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Old 01-29-2010, 10:11 PM   #1
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Has anyone tried this way of fixing a dead cordless tool battery?


According to a vidio on U-tube, if you strike a dead rechargable battery about 5 times with an electric welder it will break enough of the "fibers" that form that ruin the memory on a rechargable battery to make it work again. I've seen Internet adds that claim you can do it with a battery charger, but seeing this vidio I think you need to use a heavy duty charger and strike the battery like the vidio shows with the welder.

I know replacing the battery is the should do thing, but this is for an older set of tools. The important on being an angle head drill for those tight spots.

If you know a way that does work, I'd like to know.

I tried one of those new cordless hammers at Home Depot. I don't know if they will put in as many nails per battery as they claim, but you want to try one of these. It "slid" a 16 penny nail iinto an oak board like the proverbial hot knife through butter. It vibrates the nail in without you feeling much of anything in your hand. It's on my "things I want list".
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Old 01-30-2010, 06:16 AM   #2
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Has anyone tried this way of fixing a dead cordless tool battery?


That does not sound like something I would even consider. The batteries could explode.
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Old 01-30-2010, 06:30 AM   #3
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Has anyone tried this way of fixing a dead cordless tool battery?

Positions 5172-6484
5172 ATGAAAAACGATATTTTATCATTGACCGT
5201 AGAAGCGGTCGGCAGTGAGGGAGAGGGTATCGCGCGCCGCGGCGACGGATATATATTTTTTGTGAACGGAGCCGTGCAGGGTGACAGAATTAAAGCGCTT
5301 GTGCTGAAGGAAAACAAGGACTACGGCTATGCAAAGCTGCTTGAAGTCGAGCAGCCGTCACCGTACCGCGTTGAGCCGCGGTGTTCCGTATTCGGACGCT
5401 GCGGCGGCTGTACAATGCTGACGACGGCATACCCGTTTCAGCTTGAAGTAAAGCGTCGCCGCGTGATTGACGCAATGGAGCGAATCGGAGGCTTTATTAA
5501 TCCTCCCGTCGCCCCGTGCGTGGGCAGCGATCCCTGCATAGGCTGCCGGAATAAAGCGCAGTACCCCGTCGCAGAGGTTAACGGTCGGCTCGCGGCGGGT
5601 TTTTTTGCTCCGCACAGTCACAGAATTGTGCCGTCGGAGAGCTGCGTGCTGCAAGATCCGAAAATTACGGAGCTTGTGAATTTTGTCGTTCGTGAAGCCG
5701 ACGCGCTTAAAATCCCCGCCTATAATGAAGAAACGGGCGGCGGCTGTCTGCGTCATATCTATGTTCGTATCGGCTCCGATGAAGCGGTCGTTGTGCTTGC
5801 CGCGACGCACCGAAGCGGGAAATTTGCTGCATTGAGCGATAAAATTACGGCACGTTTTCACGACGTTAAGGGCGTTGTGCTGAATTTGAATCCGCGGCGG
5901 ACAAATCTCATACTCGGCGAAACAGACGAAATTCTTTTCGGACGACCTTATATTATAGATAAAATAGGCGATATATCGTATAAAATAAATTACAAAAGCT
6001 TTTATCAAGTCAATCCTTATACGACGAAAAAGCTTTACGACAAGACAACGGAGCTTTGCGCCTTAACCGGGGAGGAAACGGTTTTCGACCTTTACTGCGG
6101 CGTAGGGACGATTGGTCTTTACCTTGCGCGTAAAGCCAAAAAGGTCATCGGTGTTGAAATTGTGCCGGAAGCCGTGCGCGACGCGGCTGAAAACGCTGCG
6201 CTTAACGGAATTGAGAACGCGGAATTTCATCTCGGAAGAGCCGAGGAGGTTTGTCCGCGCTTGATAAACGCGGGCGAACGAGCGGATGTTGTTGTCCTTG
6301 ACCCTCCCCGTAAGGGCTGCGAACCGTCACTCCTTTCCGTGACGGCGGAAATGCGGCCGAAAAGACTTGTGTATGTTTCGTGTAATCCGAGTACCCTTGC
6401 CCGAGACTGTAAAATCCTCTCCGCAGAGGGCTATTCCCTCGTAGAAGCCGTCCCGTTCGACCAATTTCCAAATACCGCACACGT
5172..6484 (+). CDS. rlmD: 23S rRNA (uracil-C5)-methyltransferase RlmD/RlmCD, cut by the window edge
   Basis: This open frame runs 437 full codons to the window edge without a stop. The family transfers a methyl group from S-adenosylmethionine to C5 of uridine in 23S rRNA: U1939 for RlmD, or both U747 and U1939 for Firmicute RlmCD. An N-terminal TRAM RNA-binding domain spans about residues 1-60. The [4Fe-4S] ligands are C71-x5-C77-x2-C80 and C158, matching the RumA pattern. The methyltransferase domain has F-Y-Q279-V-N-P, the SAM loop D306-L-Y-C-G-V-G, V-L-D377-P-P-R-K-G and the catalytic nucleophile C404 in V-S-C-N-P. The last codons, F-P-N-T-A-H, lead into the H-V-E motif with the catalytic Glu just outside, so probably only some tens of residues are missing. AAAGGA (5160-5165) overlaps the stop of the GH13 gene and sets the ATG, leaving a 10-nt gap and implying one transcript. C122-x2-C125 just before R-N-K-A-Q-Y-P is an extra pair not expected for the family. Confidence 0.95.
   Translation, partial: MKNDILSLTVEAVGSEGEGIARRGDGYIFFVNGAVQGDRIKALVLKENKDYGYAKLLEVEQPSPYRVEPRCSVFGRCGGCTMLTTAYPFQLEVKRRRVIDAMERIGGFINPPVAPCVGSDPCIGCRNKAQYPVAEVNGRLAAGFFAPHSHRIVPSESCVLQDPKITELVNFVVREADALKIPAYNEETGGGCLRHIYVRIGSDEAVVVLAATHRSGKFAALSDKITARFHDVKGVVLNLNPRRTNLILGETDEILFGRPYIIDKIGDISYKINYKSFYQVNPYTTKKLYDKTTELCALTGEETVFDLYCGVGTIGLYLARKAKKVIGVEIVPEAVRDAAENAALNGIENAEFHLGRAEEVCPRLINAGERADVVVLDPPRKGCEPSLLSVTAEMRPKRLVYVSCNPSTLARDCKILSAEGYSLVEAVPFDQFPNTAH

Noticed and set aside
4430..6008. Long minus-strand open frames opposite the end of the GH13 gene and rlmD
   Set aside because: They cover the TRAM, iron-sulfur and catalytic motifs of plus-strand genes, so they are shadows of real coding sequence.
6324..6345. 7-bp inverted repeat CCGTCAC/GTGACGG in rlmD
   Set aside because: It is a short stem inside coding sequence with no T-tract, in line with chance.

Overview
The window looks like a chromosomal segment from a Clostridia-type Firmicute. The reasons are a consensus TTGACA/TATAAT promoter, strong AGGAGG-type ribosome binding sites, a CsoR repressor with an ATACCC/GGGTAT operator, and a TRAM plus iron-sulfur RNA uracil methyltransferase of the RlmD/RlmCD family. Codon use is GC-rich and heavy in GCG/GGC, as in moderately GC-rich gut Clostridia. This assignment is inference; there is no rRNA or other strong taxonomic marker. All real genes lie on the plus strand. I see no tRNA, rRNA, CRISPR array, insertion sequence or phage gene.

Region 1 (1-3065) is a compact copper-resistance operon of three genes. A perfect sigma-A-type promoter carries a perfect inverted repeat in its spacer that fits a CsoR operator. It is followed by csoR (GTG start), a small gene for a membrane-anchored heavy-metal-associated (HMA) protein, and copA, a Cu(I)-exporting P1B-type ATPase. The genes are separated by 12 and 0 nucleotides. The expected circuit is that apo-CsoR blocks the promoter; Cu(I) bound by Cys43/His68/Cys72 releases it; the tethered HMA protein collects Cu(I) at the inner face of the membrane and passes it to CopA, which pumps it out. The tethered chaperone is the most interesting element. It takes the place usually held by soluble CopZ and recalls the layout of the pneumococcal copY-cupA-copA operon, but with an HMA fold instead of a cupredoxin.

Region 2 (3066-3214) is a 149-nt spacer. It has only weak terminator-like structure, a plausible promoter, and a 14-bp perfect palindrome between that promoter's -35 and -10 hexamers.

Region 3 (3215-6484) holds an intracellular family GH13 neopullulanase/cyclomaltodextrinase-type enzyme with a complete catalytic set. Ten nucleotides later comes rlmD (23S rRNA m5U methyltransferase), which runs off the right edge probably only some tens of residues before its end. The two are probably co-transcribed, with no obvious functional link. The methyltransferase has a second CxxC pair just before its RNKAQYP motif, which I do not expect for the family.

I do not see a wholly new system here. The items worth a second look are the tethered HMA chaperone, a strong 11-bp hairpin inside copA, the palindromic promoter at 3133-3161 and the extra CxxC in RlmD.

Sounds dangerous to do.
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Old 01-30-2010, 07:46 AM   #4
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Has anyone tried this way of fixing a dead cordless tool battery?


i MIGHT consider trying it if it was wired to a long cord, set behind a tree and 'sparked' from a safe distance....
i have some good tools i can't get batteries for (cheaply or at all) any more.

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Old 01-30-2010, 09:35 AM   #5
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Has anyone tried this way of fixing a dead cordless tool battery?


I did not watch the video but I have done something similar by hitting the individual cells with a 12 volt charger for a second. It works sometimes but not always.
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Old 01-30-2010, 09:46 AM   #6
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Has anyone tried this way of fixing a dead cordless tool battery?


when the battery starts getting hot in your hand probably good time to leave room. please make video so we can all see
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Old 01-30-2010, 09:46 AM   #7
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Has anyone tried this way of fixing a dead cordless tool battery?


There are companies that rebuild battery packs for cordless tools. See if any are close to you.
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Old 01-30-2010, 09:57 AM   #8
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Has anyone tried this way of fixing a dead cordless tool battery?


Somewhat off topic. But it may be of interest to anyone thinking of trying to use a welder on a battery.

A guy i use to work with, didn't have his right hand.

At the age of 11 he and a friend found a dud commercial fire cracker(forget which type).

The fuse had gone out when it was launched the night before, so it didn't go off.

They decided to light it and throw it in the air. The other kid lite the fuse. And before the guy could throw it, it went off in his hand. When he woke up. He had a thumb dangling. They cut it off in surgery later. It was too badly mangled to work right. He has a hook for a right hand.

48 years later. He still regrets that day.